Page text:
The Iditarod trail is 1,150 miles long. We made it to the 194th mile.
Lance Mackey is making the rounds. His team of 16 dogs, including the leaders ("Larry, the brains of the outfit, and Hobo, the speed behind the team"), dive into the food and bowls of water he sets before them. "They're very aggressive eaters," says Mackey. After inhaling the meal, some return to rolling in the snow to cool off from their run, while others work the hay under their paws into a comfortable spot to rest. Like human athletes, each has his own postrun routine.
For Mackey, the pack of mostly related look-alikes has more in common with a top-ranked high school soccer team than with pro players. The spirited black-and-beige dogs are "basically a bunch of adolescents ... a bunch of high school kids with minimum discipline." But he's not complaining - he breeds his dogs to have strong appetites and even stronger can-do (and rather chipper) attitudes. "Without either one, you're not going very far," he says.
It's 6:30 a.m., but the sky is still blue-black with night. Even the snow, piled high on and around the foot-thick lake ice, looks inky blue. The moon does little to help Mackey with his tasks, but there's enough of a glow from headlamps and TV cameras. Besides, Mackey, 36, has been mushing all his life and has twice won the 1,150-mile Yukon Quest. He could do all of this even without a sliver of light. As he works his way down the line of dogs, he checks each one with his eyes and his hands, finishing with a kind word or a good head scratch.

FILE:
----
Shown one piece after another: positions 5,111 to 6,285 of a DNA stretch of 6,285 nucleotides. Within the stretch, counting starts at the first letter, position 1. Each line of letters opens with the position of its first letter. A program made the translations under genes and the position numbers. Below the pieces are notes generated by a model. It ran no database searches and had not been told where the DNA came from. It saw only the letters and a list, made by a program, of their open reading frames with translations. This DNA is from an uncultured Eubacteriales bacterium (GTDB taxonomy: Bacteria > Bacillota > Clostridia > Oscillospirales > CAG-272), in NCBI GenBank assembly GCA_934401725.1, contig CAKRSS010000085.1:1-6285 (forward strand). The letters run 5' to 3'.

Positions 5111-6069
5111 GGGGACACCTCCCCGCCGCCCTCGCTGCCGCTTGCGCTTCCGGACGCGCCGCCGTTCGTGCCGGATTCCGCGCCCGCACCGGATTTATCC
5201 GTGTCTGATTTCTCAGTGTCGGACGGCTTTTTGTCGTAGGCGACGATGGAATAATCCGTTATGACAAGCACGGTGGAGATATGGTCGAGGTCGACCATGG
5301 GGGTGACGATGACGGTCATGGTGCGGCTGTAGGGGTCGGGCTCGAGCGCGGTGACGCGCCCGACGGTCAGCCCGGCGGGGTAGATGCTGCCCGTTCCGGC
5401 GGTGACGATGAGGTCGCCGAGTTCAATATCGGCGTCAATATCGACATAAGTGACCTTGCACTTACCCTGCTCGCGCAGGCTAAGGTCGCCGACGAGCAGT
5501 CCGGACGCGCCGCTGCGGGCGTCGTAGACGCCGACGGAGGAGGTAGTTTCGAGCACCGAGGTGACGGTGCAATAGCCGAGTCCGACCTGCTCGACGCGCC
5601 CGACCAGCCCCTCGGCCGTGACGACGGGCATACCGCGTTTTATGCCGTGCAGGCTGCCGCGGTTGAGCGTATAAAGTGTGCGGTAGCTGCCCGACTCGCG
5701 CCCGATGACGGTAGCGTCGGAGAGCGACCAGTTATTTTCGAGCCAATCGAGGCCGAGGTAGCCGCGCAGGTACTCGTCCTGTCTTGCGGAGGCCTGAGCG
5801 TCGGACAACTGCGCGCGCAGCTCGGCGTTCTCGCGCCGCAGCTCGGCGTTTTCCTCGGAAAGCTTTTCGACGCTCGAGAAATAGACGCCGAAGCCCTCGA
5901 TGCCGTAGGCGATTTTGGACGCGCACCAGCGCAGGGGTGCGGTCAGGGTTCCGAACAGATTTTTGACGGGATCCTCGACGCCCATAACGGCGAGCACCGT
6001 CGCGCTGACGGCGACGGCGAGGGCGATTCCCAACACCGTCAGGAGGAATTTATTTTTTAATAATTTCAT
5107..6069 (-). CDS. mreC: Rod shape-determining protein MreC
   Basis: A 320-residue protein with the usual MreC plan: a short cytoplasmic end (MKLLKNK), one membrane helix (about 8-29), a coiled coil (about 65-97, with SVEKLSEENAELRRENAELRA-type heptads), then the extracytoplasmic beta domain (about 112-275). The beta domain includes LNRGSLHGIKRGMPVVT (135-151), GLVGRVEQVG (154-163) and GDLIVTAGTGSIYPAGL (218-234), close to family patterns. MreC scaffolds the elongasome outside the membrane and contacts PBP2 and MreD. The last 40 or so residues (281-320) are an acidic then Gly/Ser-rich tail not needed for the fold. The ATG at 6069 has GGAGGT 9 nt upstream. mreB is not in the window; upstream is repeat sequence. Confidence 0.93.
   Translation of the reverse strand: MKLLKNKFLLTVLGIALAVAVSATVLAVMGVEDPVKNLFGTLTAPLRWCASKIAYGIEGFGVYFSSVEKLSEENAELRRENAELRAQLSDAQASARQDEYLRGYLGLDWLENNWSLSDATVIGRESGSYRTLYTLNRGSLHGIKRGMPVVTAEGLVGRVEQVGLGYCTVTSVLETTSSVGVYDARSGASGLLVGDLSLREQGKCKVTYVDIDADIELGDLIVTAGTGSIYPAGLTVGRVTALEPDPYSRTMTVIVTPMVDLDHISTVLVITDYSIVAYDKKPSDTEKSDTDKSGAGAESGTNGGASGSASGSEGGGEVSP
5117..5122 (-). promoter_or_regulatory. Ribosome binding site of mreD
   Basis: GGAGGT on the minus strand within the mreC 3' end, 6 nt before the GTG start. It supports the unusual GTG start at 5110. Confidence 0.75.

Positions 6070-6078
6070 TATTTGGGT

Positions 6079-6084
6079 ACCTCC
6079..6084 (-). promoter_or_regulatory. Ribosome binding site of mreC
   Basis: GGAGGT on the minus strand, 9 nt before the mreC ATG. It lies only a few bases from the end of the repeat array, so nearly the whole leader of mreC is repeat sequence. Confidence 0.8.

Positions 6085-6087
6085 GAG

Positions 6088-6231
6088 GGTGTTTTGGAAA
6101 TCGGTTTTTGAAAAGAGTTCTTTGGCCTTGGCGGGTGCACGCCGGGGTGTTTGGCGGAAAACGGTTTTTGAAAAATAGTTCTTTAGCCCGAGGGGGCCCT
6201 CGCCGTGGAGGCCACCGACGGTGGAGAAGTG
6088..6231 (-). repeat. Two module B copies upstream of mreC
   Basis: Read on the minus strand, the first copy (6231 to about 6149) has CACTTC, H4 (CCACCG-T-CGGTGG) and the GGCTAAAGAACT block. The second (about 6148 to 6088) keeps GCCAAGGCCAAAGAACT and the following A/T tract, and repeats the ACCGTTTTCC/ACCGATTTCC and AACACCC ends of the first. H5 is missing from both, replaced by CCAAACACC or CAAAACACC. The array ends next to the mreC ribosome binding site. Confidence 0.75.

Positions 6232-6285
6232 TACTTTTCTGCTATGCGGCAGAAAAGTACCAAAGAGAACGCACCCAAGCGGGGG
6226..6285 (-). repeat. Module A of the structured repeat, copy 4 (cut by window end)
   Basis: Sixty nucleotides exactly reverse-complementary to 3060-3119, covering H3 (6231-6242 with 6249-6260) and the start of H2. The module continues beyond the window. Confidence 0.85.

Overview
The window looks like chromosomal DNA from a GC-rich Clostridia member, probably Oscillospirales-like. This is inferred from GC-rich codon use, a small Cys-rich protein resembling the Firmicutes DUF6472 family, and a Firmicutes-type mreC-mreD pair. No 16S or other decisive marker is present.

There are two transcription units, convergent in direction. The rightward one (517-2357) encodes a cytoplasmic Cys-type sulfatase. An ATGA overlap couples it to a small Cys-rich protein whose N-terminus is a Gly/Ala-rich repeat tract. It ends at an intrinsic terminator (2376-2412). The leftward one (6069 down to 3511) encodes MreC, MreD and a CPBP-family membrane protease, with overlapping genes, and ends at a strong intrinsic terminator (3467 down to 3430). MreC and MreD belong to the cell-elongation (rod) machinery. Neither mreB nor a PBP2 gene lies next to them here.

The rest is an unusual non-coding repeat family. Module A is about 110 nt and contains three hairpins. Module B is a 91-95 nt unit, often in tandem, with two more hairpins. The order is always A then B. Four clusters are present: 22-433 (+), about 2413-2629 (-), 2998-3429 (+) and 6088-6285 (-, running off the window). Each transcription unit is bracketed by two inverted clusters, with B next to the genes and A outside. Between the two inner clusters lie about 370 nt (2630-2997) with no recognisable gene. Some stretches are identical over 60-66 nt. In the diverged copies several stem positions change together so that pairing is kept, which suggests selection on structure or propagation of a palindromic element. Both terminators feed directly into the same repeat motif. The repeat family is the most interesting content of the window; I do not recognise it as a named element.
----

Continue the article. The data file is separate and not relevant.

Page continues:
They deserve the attention. After all, they're already 194 miles into the Iditarod Trail Sled Dog Race.
It's early March in Alaska. While residents of the Lower 48 are pulling out their bicycles for spring overhauls and thumbing through flower catalogs, Alaskans are still committed to winter. Snowmobiles - or snow machines, as they call them up north - remain in heavy rotation. The ice that owns Finger Lake, the fourth checkpoint along the Iditarod trail, won't break up until at least six weeks from now.
The race was first run in 1973, to commemorate the 1925 dog sled run that delivered medicine that saved Nome from a diphtheria outbreak. It is now one of the most popular sporting events in Alaska and usually draws national attention. Top teams take about nine days to cover the 1,150-mile distance and reach the finish line, a burled wooden arch in Nome. Rookies may spend more than two weeks on the trail, which has 25 or 26 checkpoints, depending on which route is being used in a particular year. "The Iditarod is my vacation," says 11-time Iditarod finisher Lynda Plettner, 56. "I work all year to go out there and half kill myself. I'm not the type that wants to get on a bus and watch a glacier calving. I could watch that on a video and get almost the same effect. Not so with the Iditarod. That takes planning and timing and hard work. Then you get to go across Alaska - with a dog team, which, in my case, are my best friends."
These best friends are no fancy show dogs; they're mutts. Though, as Plettner makes clear, they're mutts with a pedigree that goes back about 60 years. Some dogs become legends. "You can just say a dog's name, like Sailor or Pluto or Granite, and everybody knows who you're talking about," she says.